How to heat frozen casseroles

Updated March 23, 2017

Although a microwave oven is the fastest way to defrost and heat frozen food, you can just as easily heat your casserole in a conventional oven or on a hob. It takes longer to heat food in conventional ovens or on a hob, and you should plan ahead if possible to defrost your casserole before heating it. Keep a meat thermometer on hand to check your casserole. Your casserole is safe to eat when the temperature reading is about 74 degrees C (165F).

Microwave method

Unwrap the casserole and place it in a microwave-safe casserole dish. Cover the dish with microwave-safe cling film. Set the microwave on "Defrost" for six minutes. If your microwave has a preprogrammed "Defrost" setting then you don't need to manually set the timer.

Set the microwave on "Reheat" for about two or three minutes. Open the door halfway through the set time, and stir the casserole to evenly distribute heat. If your microwave has a preprogrammed "Reheat" setting then you don't need to manually set the timer.

Put the casserole back in the microwave and set "Reheat" again if the casserole is still icy in some sections. When the reheat cycle is over, allow the casserole to sit in the oven for about three minutes before you open the door. Insert a food thermometer in the middle and side areas of the dish to make sure that the casserole is ready and safe to eat.

Oven method

Remove the casserole from the freezer and put it in the fridge to thaw for approximately 24 hours before you plan to heat it. If you did not plan ahead, you can put the frozen casserole directly in the oven. It takes approximately twice as long to heat completely frozen food than it takes to heat partially thawed food.

Preheat the oven to 180 degrees C (355F). Put the casserole in an oven-safe baking dish. Cover the baking dish with aluminium foil. Set the oven timer for 30 minutes. Check the casserole by using a fork after 20 minutes to see if it is soft through to the bottom. Close the oven door and allow it to continue heating for the remaining 10 minutes.

Insert a thermometer in the centre of the casserole and in several spots along the edges to check if it's at a safe temperature to eat. Set the oven timer for another 15 minutes and put the casserole back in the oven if the casserole needs additional heating.

Hob method

Remove the casserole from the freezer and put it in the fridge to partly thaw for approximately 24 hours. If you did not plan ahead, place the casserole in a watertight plastic bag, and submerge it in a saucepan of cold water for about 30 minutes to soften the ice.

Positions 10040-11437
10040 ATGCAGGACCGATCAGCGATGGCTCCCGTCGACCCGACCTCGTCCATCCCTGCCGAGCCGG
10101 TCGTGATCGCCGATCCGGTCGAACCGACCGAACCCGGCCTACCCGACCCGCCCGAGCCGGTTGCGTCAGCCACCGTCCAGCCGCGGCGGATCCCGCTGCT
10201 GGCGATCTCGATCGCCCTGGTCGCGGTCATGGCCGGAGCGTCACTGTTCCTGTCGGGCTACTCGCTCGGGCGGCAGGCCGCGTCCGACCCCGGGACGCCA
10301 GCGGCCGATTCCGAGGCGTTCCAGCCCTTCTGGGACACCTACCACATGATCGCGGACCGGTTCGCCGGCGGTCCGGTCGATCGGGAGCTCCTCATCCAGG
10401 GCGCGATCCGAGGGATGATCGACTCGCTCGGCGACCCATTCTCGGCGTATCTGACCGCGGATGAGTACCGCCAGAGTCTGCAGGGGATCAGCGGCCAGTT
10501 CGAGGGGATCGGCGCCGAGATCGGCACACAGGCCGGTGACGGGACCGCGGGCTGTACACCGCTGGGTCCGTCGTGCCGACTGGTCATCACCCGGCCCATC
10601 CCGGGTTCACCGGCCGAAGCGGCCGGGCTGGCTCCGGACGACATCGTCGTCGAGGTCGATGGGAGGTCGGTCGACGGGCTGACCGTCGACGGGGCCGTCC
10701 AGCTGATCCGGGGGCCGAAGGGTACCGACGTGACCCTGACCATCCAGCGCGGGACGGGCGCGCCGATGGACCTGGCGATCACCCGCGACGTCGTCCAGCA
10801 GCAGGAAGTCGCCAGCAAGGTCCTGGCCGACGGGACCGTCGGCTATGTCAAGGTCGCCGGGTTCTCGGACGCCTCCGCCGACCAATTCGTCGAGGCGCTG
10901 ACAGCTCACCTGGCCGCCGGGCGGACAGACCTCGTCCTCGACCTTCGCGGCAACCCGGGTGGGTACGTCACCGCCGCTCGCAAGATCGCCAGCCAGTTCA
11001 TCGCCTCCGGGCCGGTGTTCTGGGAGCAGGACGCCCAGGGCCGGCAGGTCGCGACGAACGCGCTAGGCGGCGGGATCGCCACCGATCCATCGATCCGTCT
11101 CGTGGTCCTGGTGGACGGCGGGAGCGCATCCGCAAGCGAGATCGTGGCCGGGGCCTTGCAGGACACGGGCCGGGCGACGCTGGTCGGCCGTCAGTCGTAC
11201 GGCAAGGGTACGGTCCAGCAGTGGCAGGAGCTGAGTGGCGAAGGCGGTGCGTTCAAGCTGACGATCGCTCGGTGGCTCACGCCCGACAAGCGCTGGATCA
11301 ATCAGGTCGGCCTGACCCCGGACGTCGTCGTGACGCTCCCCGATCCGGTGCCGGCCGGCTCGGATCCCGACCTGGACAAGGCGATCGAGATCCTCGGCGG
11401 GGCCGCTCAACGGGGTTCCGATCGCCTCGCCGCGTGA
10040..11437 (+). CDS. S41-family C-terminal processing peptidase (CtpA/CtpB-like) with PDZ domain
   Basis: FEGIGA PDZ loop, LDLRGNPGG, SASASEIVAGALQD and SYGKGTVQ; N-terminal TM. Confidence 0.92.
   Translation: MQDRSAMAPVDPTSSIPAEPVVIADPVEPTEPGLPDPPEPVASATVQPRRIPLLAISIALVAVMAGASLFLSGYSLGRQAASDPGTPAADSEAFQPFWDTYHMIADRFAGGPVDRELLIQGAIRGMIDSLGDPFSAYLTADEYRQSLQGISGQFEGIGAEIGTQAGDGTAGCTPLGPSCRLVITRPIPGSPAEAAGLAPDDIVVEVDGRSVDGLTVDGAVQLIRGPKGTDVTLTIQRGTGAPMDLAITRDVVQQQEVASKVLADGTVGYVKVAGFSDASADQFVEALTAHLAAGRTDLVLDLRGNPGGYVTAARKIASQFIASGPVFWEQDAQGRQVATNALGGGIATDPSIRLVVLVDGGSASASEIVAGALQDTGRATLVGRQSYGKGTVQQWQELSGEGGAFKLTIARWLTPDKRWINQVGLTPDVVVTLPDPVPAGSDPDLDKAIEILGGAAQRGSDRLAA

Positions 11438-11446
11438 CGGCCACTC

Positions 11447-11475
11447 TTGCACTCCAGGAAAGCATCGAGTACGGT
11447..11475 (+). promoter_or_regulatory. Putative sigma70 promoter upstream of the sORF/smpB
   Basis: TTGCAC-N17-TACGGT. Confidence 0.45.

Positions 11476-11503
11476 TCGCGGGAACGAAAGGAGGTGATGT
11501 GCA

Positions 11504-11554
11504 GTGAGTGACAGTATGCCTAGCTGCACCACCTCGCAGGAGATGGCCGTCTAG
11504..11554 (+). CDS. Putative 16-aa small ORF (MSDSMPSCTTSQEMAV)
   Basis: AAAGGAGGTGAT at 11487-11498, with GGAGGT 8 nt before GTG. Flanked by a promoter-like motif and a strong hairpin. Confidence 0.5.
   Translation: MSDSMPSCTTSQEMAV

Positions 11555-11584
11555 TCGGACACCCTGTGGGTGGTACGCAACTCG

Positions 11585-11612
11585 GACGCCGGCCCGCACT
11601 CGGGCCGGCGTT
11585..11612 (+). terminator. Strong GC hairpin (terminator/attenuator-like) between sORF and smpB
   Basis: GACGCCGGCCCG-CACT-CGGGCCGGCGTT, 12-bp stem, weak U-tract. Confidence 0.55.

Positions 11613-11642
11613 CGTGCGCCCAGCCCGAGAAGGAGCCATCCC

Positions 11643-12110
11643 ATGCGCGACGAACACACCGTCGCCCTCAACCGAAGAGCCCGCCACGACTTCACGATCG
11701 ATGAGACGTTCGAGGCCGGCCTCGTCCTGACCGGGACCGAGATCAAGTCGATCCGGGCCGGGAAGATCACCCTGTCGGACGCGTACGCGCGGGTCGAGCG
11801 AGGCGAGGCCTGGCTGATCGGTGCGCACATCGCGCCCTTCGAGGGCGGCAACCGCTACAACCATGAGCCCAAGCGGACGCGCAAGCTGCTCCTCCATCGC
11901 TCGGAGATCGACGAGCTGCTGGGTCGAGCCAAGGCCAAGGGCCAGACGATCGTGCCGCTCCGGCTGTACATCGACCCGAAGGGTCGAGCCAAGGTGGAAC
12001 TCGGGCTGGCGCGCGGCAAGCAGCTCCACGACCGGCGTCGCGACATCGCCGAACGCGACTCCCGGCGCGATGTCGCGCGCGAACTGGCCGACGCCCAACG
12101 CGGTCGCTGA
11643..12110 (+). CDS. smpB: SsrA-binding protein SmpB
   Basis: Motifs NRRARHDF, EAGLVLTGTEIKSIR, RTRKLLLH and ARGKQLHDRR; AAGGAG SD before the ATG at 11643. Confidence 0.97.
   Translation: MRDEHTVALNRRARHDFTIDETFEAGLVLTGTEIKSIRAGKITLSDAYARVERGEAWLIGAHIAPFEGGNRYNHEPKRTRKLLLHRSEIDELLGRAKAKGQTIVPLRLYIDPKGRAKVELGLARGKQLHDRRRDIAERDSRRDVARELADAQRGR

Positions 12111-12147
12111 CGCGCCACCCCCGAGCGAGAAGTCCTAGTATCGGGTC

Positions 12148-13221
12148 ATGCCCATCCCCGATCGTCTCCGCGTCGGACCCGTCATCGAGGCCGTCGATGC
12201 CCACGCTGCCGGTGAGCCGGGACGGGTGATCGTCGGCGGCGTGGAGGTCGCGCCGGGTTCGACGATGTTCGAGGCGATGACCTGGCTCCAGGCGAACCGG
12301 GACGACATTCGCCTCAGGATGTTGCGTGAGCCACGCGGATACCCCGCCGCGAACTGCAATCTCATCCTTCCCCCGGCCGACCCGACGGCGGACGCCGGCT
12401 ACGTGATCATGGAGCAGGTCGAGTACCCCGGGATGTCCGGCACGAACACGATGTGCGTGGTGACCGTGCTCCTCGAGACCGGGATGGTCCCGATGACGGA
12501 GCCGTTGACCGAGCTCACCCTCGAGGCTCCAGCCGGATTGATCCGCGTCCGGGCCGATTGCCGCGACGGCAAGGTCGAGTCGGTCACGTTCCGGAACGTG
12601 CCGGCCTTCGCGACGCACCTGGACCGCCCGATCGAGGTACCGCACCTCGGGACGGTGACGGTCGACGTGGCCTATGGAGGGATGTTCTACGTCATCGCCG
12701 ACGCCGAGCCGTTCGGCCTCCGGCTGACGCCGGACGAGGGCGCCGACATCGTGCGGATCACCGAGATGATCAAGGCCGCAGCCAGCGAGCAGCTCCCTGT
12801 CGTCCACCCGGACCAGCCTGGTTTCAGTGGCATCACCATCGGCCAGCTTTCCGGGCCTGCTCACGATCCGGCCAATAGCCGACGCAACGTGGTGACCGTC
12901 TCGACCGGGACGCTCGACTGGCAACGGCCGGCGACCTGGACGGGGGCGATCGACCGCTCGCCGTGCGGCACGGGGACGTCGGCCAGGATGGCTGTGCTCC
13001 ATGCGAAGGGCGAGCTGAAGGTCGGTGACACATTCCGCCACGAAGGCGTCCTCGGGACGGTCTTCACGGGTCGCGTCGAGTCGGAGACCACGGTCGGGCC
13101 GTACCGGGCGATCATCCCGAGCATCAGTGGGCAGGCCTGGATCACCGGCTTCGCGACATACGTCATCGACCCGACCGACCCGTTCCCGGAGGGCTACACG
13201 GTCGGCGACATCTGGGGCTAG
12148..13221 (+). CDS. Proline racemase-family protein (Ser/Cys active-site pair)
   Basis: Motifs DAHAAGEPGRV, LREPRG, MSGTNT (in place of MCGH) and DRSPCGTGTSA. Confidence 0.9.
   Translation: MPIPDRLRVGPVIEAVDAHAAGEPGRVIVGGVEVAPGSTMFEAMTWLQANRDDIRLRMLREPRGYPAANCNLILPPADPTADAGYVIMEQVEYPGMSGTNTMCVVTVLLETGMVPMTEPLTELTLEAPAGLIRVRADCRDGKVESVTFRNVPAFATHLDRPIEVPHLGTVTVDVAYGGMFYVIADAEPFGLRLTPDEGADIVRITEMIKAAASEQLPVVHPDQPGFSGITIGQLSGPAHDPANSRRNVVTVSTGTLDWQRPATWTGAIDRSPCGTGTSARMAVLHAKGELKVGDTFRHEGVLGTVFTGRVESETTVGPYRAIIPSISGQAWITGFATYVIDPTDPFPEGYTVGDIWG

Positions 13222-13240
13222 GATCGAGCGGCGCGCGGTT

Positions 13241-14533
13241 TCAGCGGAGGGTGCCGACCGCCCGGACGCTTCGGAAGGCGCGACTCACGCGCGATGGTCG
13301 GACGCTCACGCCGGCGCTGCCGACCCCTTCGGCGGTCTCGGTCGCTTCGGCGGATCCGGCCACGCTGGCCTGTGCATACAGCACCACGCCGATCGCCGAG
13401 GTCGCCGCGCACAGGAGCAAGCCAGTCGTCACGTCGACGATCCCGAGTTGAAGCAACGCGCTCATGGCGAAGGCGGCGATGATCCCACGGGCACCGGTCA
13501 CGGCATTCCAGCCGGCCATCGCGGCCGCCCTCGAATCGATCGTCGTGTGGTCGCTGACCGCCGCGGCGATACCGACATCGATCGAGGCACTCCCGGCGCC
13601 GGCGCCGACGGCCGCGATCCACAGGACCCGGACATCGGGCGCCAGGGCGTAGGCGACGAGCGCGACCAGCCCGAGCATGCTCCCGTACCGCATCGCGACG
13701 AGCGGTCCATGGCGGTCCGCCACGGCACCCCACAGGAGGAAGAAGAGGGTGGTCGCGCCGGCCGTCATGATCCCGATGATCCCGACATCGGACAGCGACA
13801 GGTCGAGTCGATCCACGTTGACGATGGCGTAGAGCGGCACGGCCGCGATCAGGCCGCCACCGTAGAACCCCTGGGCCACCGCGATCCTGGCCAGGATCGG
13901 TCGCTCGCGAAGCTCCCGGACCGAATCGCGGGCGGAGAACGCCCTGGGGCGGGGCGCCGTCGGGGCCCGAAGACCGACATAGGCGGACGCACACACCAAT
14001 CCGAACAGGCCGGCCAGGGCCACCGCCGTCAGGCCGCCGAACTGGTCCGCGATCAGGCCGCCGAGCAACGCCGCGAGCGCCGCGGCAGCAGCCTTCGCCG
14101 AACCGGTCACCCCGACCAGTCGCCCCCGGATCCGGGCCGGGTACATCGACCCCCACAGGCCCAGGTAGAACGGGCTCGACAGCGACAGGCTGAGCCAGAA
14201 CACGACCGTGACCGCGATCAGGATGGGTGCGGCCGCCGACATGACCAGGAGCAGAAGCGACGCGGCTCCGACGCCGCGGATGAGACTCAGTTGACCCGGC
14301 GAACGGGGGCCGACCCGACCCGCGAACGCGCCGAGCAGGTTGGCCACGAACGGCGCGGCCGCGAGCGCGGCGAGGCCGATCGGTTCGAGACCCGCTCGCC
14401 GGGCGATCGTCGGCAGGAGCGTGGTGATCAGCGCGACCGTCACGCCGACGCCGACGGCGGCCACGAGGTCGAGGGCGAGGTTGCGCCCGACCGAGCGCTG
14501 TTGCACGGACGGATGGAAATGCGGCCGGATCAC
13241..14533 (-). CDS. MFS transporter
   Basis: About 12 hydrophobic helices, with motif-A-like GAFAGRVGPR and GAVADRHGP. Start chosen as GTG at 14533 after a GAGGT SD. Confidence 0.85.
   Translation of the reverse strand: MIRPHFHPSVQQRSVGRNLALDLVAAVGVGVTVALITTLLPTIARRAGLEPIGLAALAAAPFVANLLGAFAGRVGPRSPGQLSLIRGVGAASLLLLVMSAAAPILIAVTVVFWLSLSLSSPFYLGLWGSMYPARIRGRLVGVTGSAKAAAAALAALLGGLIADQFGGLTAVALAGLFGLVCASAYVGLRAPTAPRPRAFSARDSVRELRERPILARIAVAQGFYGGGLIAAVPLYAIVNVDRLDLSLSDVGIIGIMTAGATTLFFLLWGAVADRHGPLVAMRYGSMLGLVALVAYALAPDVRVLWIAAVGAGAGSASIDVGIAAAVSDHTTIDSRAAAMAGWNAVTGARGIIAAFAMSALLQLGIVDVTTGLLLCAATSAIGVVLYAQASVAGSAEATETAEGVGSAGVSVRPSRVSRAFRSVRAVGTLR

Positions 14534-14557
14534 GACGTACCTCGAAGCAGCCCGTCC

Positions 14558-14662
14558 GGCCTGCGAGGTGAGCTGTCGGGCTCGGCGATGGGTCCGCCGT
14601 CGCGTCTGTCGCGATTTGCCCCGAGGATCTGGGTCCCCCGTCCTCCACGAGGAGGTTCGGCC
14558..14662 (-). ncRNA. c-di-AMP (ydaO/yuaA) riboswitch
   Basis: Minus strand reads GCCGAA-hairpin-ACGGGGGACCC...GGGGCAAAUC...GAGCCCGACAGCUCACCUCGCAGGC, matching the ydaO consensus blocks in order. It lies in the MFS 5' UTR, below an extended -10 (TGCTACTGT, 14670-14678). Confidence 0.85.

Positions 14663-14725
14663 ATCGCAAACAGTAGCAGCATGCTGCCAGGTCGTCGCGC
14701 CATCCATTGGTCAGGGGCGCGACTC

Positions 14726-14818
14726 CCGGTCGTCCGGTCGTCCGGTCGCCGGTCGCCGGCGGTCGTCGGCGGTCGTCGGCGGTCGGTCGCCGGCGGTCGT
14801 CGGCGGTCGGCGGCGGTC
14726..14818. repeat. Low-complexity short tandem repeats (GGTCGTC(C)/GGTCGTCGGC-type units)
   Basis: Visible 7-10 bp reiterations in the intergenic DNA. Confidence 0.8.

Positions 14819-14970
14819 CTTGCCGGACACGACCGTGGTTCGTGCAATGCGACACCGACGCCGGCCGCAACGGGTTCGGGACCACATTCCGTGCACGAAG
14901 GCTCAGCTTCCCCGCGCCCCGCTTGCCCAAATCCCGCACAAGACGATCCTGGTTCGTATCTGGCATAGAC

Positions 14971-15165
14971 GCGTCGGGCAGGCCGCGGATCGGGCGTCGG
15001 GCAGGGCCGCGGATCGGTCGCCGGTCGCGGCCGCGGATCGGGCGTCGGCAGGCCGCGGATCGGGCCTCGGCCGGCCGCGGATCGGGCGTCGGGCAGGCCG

Place the casserole in a saucepan on the largest burner on your hob. Add 50 ml (1/4 cup) of water to the bottom of the pan to keep the casserole from sticking. Set the hob burner to a medium heat. Set the timer to 10 minutes.

Check the casserole every five minutes using a fork and heat-resistant spatula. Gently lift the edges of the casserole to make sure it is not sticking to the pan. Add a little more water to the pan and turn the burner down to a low setting if the casserole is sticking. Use the thermometer to make sure the casserole is a safe temperature for eating. If the casserole is not thoroughly heated after 10 minutes, leave it on the hob for another five to 10 minutes.


Don't leave the room while your casserole is heating.

Never put foil in the microwave.

Never put any dish in the microwave that is not microwave safe.

Always use an oven glove to touch baking dishes.

Things You'll Need

  • Microwave-safe casserole dish
  • Microwave-safe cling film
  • Meat thermometer
  • Fork
  • Oven-safe baking dish
  • Aluminium foil
  • Watertight plastic bag
  • Saucepan
  • Heat-resistant spatula
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About the Author

Based in Reston, Va., Lydia King has been a writer and editor since 1996, working with diverse subject matter including law, government contracting, philosophy and career guidance. She completed a Bachelor of Arts in history at National University, where she is pursuing a Master of Arts in English and comparative literature.